State funds pilot projects using innovative materials
Five school districts in Washington are part of a state-funded pilot project using Cross Laminated Timber (CLT), an innovative material that has been used in Europe for decades.
The prefabricated panels are being used to construct four 900-square-foot classrooms within a 4,000-square-foot building at each school. Enclosed walkways will connect the modular spaces to existing buildings.
Upon completion, each building will be used for K-3 classrooms in the Mount Vernon, Seattle, Sequim, Toppenish, and Wapato school districts.
The State Legislature funded the $5.5 million pilot program in 2016. A provision in the state's capital budget that aims to reduce classroom size and stimulate the timber industry is the source of funding for the pilot projects.
The CLT panels have cutouts for doors, windows and utilities and snap together like LEGO pieces, speeding up building times and requiring fewer construction workers. The four-classroom configurations cost about the same as one portable classroom, but education officials say students respond better to a permanent space.
Among structural benefits a project engineer cited is the material's similarity to precast concrete planks or super-thick pieces of plywood. Additionally, the panels don't ignite as easily as conventional wood-frame construction.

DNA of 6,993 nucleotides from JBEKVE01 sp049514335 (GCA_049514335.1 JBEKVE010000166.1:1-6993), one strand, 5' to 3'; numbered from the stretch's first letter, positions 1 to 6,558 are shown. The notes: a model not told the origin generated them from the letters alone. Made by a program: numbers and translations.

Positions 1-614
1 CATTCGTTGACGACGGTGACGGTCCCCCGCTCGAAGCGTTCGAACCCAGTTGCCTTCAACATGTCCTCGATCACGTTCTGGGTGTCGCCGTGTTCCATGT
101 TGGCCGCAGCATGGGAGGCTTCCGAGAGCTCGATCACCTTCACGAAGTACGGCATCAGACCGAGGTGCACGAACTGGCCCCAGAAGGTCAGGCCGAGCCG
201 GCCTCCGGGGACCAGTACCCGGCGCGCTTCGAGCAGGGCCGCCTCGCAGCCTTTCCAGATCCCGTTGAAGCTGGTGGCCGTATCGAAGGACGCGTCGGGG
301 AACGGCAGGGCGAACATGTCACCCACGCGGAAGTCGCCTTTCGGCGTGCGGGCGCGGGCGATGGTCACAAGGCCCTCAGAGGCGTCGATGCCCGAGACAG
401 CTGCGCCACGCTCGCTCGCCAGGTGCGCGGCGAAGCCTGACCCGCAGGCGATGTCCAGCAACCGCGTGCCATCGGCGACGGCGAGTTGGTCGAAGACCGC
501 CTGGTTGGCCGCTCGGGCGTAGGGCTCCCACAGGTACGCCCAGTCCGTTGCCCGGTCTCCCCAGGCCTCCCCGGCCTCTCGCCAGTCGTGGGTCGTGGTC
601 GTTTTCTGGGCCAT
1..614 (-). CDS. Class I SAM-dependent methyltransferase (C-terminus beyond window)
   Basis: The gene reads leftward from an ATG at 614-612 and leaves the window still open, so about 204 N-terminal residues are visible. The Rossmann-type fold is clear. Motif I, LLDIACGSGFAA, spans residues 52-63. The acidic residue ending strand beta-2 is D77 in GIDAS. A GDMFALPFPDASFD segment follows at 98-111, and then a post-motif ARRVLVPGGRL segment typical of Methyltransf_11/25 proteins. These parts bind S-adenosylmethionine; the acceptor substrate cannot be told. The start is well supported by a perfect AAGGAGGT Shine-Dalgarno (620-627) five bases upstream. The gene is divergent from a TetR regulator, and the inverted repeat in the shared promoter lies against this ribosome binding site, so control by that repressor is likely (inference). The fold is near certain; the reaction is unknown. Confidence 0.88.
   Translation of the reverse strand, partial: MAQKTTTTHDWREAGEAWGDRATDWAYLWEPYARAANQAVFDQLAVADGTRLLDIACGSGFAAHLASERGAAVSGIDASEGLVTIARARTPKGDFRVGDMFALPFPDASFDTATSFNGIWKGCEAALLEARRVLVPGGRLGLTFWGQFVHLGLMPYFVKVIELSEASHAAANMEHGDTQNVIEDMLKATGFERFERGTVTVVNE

State officials say the panels are strong and rigid enough to replace steel and concrete. They also believe the use of CLT could help solve the dilemma of what to do with millions of beetle-kill fir and pine trees that pose huge risks of forest fires. CLT uses small-diameter softwood that can't be used for traditional dimensional lumber and is considered a waste product.
CLT has been used in a few local projects. They include the First Congregational Church in Bellevue, a home in Seattle's Madison Park, and Shoreline Medical & Dental Clinic.
Currently, there are no CLT manufacturers in Washington and only a few in North America. Forterra is leading a statewide coalition to develop a market for the sustainable production and use of CLT. An effort is underway to revive the forest products industry in the Skykomish, Stilliguamish, and Skagit River valleys to develop cross laminated timber using 20-to-30-year old trees.